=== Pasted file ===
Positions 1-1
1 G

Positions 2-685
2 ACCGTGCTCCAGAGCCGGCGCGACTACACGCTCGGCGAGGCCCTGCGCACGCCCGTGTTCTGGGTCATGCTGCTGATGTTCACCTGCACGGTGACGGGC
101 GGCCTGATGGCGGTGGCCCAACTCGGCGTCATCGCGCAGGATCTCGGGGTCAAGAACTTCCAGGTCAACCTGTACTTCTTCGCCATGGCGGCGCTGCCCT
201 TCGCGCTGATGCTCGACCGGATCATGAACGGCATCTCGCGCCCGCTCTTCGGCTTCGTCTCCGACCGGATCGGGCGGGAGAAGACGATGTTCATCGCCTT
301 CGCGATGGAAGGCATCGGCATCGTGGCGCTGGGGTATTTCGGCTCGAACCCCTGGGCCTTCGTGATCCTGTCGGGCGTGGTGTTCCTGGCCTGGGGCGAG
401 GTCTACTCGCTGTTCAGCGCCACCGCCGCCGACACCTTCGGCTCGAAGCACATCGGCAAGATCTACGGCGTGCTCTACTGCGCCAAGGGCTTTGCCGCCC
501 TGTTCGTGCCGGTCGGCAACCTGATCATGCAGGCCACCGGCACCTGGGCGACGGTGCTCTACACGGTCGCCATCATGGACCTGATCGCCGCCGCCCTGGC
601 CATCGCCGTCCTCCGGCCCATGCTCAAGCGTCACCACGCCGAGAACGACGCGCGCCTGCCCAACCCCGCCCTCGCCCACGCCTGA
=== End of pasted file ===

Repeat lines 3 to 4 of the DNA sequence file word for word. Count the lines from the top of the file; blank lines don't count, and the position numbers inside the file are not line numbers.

Positions 2-685
2 ACCGTGCTCCAGAGCCGGCGCGACTACACGCTCGGCGAGGCCCTGCGCACGCCCGTGTTCTGGGTCATGCTGCTGATGTTCACCTGCACGGTGACGGGC